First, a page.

Jarvis Landry’s throw was off target.
But the look he appeared to shoot his intended receiver afterward was right on the money.
After one-hopping a gadget pass to tight end MarQueis Gray on Sunday, Landry seemed to stare down Gray for a few seconds before turning his attention to the next play.
That exchange, caught by local TV cameras, was one of several flashes of frustration by Landry against the Jets. New York held Miami’s “best player,” in the words of coach Adam Gase, to a season-low three catches for just 33 yards. Landry came off the field hot on more than one occasion.
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“He gets frustrated at times, but he’s a competitor,” Dolphins quarterback Ryan Tannehill said. “I just think his drive to win is extremely high and he’s very emotional. Sometimes he lets his emotions get up on him a little bit. In the end, he just wants to win, wants to do everything he can to help this team win and that’s what you want.”
Landry’s intensity has been a matter of great debate in the month since his illegal high block on Aaron Williams, which injured Williams and drew a stiff fine from the league. But don’t count Gase among those worried about Landry’s behavior toward both the opposition and his own teammates.
“I think there’s a lot of us that have a certain way that we deal with things,” Gase said. “I know there’s sometimes, and you guys can’t see it, that I’m losing a little bit of my mind. Everybody handles it different.”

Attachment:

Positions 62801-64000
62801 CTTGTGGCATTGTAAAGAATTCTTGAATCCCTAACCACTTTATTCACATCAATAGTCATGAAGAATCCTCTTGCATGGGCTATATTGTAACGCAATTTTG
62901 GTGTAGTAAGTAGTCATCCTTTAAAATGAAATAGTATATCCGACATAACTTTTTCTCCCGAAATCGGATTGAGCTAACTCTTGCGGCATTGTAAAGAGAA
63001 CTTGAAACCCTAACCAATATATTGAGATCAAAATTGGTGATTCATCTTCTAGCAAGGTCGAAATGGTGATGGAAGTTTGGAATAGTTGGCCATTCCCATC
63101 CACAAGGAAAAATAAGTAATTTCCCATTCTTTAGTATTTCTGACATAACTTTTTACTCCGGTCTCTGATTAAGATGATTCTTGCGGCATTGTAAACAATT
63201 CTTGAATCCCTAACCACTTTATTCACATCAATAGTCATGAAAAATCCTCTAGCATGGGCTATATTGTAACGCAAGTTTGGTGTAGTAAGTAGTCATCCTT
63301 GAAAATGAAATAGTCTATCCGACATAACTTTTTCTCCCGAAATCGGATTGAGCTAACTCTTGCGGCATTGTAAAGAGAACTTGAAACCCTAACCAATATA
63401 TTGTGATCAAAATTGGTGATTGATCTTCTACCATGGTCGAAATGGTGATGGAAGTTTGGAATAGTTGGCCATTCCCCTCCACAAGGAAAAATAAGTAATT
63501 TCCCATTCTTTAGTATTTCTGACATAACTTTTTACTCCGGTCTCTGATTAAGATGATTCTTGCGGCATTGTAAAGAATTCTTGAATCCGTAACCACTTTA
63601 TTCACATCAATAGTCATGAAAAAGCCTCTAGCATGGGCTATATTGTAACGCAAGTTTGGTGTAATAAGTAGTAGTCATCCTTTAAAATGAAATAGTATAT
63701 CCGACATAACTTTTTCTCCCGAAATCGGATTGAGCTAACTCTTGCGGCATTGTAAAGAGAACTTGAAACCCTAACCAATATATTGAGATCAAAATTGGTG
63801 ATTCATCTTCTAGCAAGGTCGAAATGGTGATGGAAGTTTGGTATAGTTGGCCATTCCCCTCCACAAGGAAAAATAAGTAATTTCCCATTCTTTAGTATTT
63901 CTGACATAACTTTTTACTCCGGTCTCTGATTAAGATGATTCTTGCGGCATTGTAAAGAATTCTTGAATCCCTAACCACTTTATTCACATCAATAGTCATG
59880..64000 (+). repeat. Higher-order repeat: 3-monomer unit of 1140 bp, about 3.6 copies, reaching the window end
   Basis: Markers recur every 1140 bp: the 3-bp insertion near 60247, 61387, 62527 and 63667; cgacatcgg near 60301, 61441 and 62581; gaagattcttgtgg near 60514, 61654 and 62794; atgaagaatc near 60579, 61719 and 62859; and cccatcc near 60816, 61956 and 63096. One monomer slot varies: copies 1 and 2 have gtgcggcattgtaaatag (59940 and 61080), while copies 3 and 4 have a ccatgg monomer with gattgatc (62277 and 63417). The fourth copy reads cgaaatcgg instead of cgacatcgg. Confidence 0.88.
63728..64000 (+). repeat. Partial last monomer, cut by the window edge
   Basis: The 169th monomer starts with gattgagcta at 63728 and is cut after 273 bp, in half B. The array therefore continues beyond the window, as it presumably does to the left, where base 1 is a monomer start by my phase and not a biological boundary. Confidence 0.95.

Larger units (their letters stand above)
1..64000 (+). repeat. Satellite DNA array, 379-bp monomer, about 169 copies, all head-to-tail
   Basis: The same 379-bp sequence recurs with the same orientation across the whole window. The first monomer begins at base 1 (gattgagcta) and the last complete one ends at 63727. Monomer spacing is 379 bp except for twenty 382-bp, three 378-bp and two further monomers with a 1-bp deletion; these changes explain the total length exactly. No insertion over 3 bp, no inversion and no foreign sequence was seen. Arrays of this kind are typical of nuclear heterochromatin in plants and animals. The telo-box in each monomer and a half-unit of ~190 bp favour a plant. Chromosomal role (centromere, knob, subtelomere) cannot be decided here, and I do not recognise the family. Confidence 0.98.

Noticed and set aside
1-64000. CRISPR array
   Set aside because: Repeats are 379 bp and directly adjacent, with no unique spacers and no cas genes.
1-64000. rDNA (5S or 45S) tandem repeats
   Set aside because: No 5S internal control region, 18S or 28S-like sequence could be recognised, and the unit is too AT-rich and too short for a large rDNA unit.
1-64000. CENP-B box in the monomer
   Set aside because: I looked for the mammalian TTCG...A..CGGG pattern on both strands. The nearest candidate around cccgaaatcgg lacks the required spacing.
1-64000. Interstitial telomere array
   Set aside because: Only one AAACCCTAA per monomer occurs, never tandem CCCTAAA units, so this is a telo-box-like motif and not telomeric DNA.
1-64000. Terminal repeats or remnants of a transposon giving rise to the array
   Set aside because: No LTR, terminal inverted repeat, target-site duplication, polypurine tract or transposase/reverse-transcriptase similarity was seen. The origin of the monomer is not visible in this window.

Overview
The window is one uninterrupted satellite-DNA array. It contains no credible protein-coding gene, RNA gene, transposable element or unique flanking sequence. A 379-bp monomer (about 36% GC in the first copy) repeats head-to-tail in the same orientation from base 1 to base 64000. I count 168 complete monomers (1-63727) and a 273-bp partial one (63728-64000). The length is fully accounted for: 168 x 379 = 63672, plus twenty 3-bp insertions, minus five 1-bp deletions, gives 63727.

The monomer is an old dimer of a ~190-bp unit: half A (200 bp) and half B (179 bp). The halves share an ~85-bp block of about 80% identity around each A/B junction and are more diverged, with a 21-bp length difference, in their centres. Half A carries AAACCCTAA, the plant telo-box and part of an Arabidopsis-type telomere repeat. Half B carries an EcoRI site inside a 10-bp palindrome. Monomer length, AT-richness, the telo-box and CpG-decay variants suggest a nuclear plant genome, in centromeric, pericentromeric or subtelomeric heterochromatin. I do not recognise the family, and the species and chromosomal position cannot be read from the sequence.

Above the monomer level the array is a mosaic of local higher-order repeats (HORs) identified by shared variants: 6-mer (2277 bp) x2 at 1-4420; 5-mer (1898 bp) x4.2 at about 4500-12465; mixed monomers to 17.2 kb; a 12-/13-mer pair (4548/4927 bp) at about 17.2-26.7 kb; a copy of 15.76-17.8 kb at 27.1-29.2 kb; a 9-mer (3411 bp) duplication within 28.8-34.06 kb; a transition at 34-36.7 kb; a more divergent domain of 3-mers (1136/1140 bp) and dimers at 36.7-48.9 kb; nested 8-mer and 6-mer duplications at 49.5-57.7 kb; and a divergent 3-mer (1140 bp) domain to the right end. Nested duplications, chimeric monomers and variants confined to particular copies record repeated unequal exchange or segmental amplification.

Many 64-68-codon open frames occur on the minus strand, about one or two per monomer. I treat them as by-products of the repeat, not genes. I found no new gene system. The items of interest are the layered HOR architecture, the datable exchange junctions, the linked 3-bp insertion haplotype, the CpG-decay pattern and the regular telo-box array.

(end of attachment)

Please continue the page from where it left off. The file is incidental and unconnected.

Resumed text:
By and large, that fire has been a blessing, not a curse, for Landry. Why? His intensity is transferable. He seems to run a defender over every week — Landry knocked off Jets safety Marcus Gilchrist’s helmet near the goal line Sunday — and every time, it fires up his teammates.
But Tannehill acknowledged Wednesday that there’s a fine line between intense and out of control.
“You have to be careful,” Tannehill said. “I think a guy like Jarvis, guys are watching him, people in the stands are watching, the other team’s watching. You see body language, you see how guys are affected. You always want to be uplifting to your teammates, the guys around you, and never pull away. I think there’s a constructive way to do that, and obviously, you never want to do it in a negative way.”
Gase spent time during the Jets game listening to Landry’s concerns. Tannehill makes it a point to regularly communicate with his No. 1 target.
But Landry might have to accept the reality that the Dolphins’ offense now runs through Jay Ajayi and not the passing game. The Dolphins’ season turned around when Ajayi got going, and Gase insists that he will continue to lean on his second-year running back the rest of the season.
That doesn’t mean the Dolphins can’t do a better job of getting Landry involved. Gase and offensive coordinator Clyde Christensen have each taken the blame for his lack of targets in Week 9; Landry has caught just 18 passes in the last four games.
“It sounds easy,” Christensen said. “In fantasy football you throw it to your best players, but it’s hard. It depends what they’re playing and how the game is going. Just because you dial up his number doesn’t mean the ball goes to him.”
Christensen continued: “But he was really hot and playing well and beating the guy playing over top of him. It wasn’t coach Gase’s fault as much as mine, because I usually give him those suggestions. It was really my responsibility to get it to him. We knew he was winning and had a hot hand.”
Said Gase: “We all want to sit here and say that we want everybody to act like everything’s all right all the time, that you’re not frustrated or upset about anything, but everybody has a different way of showing it. I don’t want him to worry about that. I want him to be who he is. Over time, the longer you play this game, you start handling things different. That’s a young player who’s competing and wants to do everything he can to help this team win.”